Skip to main content

Dexcom launches G7 continuous glucose monitor

Smaller than its predecessor, the G7 may benefit children and adults using multiple daily injections and those who experience hypo unawareness.
JDRF logo placeholder for author profile picture
Kate Lawton 6 October 2022

A woman and girl using a Dexcom G7 continuous glucose monitor

What’s new about the G7 CGM?

The G7 is the latest version of Dexcom’s range of continuous glucose monitors (CGM).

The G7 is 60% smaller than the previous model, the G6. It also warms up more quickly, so you can start to use it after 30 minutes.

It also has an integrated sensor and transmitter, which makes it easier to apply, and unlike the G6, the G7 is fully disposable. The G7 has improved accuracy and can be worn in more places; on the upper arm, abdomen, or – for children aged between 2 and 6 – on their upper buttocks.

The G7 has improved alert settings and has a redesigned receiver that is smaller but with a display that is easier to read. The mobile app has also been redesigned and simplified. Plus, there is a 12 hour ‘grace period’ giving greater flexibility on when you need to replace the CGM.

How it works with other tech

Many CGMs are compatible with insulin pumps to create a hybrid closed loop system which automates insulin delivery.

The G7 is currently not compatible with insulin pumps, so it can’t be used as part of a hybrid closed-loop system (also known as the artificial pancreas). However, there are plans to develop this capability in the future.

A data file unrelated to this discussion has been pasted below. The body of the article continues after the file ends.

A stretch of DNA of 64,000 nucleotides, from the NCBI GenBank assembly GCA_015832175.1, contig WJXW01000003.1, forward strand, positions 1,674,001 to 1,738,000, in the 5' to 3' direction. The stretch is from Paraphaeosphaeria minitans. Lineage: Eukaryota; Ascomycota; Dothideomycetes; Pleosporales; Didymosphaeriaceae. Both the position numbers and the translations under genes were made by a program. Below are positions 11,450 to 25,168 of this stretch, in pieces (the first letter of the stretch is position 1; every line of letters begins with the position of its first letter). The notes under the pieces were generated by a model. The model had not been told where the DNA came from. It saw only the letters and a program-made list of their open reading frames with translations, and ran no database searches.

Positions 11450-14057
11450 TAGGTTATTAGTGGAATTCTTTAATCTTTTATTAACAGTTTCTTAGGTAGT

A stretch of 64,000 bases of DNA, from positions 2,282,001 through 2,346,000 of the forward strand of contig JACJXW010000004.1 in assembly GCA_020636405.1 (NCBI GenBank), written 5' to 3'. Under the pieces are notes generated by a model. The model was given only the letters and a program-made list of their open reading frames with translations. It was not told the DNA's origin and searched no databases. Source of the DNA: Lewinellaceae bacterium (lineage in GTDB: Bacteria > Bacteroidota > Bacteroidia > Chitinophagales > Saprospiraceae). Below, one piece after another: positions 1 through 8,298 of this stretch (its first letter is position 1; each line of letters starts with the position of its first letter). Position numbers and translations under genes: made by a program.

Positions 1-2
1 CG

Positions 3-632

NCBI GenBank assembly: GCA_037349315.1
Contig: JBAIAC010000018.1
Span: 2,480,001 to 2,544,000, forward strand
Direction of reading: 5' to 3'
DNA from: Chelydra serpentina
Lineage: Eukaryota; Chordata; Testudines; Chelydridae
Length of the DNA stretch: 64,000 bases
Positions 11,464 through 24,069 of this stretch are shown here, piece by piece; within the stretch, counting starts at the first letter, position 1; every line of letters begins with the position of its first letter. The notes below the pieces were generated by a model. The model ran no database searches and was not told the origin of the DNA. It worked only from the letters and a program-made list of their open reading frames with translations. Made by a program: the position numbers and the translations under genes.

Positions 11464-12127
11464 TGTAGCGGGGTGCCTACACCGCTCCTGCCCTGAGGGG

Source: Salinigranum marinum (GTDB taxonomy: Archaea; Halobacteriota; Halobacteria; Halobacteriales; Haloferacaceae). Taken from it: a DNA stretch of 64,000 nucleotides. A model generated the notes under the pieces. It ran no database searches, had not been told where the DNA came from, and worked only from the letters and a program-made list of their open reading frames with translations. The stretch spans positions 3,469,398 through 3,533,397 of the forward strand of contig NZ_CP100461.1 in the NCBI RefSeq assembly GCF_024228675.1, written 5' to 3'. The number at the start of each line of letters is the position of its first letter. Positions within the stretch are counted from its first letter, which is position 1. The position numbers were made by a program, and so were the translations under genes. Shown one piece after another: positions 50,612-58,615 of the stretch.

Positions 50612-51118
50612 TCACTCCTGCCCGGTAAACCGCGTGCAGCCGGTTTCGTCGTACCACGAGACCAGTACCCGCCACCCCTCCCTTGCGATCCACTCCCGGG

Who will benefit from the G7?

CGMs are used to monitor glucose levels in real-time, throughout the day and night, and relieve the burden of having to do multiple finger prick tests throughout the day.

Although the G7 can’t form part of a closed loop system, it may be beneficial for children and adults who use multiple daily injections of insulin and want to use a CGM to monitor their glucose levels. It’s also recommended for people who find it difficult to recognise the signs and symptoms of a hypo, known as hypo unawareness.

How can I get a G7?

If your healthcare professional feels that you would get a specific benefit from using the G7 rather than other CGMs, they will be able to order one for you.

Related news

Read more
Illustration of the hybrid closed loop technology system, funded as part of treatment research for type 1 diabetes by JDRF.
14 November 2021

Landmark clinical agreement supporting DIY artificial pancreas systems is published

A landmark international agreement on the treatment and support for people living with type 1 diabetes using Do-it-Yourself (DIY) artificial pancreas technology has been published today.

Read more
A man doing flash glucose monitoring
Type 1 technology
25 November 2021

Draft NICE guidelines propose wider access to glucose monitoring tech

JDRF is delighted that the National Institute for Healthcare and Care Excellence (NICE) has published draft guidelines recommending that all adults with type 1 diabetes should be offered a choice of flash or continuous glucose monitoring (CGM) in England.

Read more
The artificial pancreas
Type 1 technology
4 February 2022

Closed-loop systems to be considered for all who could benefit in Scotland

JDRF is delighted to have contributed to a new report, published in January 2022, which has issued recommendations for NHS Scotland, aimed at widening access to closed-loop systems for all people with type 1 diabetes in Scotland.

Read more
A man showing his glucose monitor - a key treatment and technology for type 1 diabetes
Type 1 technology
31 March 2022

Everyone with type 1 diabetes will be offered flash or CGM technology free on the NHS in England and Wales.

New guidance for the NHS in England published today has recommended that people with type 1 diabetes be offered a choice of flash monitoring or continuous glucose monitoring (CGM) on the NHS.